". . . whenever the people are well-informed, they can be trusted with their own government; that, whenever things get so far wrong as to attract their notice, they may be relied on to set them right."
What brought this quote to mind again? Partly a continuing concern about the role of the media in the independence debate, and a recollection of the quote heading a feature in New Scientist, October 2011 edition. This 8-page special report by Shawn Lawrence Otto and Peter Aldhous examines the decline and fall of reason in American politics and public life. Its two introductory paragraphs set the scene -
“The US was founded on enlightenment values and is the most powerful scientific nation on earth. And yet the status of science in public life has never appeared to be so low.
…. US politics, especially on the right, appears to have entered a parallel universe where ignorance, denial and unreason trump facts, evidence and rationality.” New Scientist, Decline and Fall, Oct. 2011
Shawn Lawrence Otto’s article is full of little gems, among them quotes from the Republican candidates as they then were for the 2012 Presidential election. After a litany of their irrational, non-scientific and often religious dogma-based views on various matters, including evolution, creationism, vaccination, climate change, homosexuality – which would be risible if they were not so terrifying – he makes the chilling point that “Republicans diverge from anti-science politics at their peril” and cites Mitt Romney hastily recanting on his view that humans contributed to global warming when faced with an attack from right-wing commentator Rush Limbaugh.
On Congress, he has this to say -
“Less than 2 per cent of its 535 members have professional backgrounds in science. In contrast, there are 222 lawyers, whom one suspects largely avoided science classes in college. Lawyers are trained to win arguments, and as any trial lawyer will tell you, that means using facts selectively for the purposes of winning, not to establish the truth. No wonder ideology and rhetoric have come to dominate policy discussion, often bearing little relationship to factual reality.” Shawn Otto Lawrence Oct. 2011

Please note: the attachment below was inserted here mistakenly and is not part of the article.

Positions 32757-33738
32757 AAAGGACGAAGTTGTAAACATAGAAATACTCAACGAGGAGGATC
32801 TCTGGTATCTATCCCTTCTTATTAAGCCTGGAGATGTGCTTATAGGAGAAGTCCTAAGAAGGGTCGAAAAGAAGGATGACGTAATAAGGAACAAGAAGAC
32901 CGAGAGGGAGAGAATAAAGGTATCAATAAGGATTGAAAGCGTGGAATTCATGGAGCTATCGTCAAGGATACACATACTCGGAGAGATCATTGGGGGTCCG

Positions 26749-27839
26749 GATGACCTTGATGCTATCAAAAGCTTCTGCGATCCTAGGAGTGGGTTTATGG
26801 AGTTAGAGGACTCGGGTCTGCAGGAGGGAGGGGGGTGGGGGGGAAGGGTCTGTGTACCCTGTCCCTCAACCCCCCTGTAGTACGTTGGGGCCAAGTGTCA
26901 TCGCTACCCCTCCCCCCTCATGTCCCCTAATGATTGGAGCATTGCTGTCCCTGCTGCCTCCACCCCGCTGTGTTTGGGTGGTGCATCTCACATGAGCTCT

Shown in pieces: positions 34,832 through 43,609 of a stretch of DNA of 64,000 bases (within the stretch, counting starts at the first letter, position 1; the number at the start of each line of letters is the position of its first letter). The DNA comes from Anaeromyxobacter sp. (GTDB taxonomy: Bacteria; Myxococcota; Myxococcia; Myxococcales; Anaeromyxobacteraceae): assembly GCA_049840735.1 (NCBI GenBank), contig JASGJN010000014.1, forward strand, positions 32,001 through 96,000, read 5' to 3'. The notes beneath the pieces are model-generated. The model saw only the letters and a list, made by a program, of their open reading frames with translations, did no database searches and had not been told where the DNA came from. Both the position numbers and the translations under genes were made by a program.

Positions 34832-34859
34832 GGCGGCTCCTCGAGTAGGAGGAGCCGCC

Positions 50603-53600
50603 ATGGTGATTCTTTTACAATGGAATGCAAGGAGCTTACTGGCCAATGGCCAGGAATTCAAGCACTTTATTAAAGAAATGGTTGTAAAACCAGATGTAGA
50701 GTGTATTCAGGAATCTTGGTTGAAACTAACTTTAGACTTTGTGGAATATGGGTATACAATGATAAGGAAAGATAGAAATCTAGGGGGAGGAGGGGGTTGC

But to me, his most telling observation is this one -
Science is politics
“But to view science as apolitical is a fundamental error. Science is always political because the new knowledge it created requires refining our morals and ethics, and challenges vested interests. Withdrawing from the conversation cedes these discussions to opponents, which is exactly what happened.” Shawn Otto Lawrence Oct. 2011
He goes on to describe the retreat of American science from the political arena, leaving the field clear for fundamentalist religion to address the fears of the people over “the increasing moral complexities of science" in a voice that “grew evangelical, angry, anti-science and intensely political.”
We don’t have to look to America to recognise these profoundly anti-democratic tendencies at work – they are dangerously alive right here in Scotland and the UK, on climate change, on gay marriage, on renewable energy sources, on the role of churches and religions in a secular democracy, on nuclear energy, on defence, on the nuclear deterrent, on foreign interventionism, on the nature of nationalism, on religious education in schools, in the history curriculum, in faith schools, on House of Lords reform, the monarchy, the established church – the list goes on.
With a few notable exceptions, scientists and engineers are not drawn to either politics or religion as a career or, to be more high-minded, as a vocation.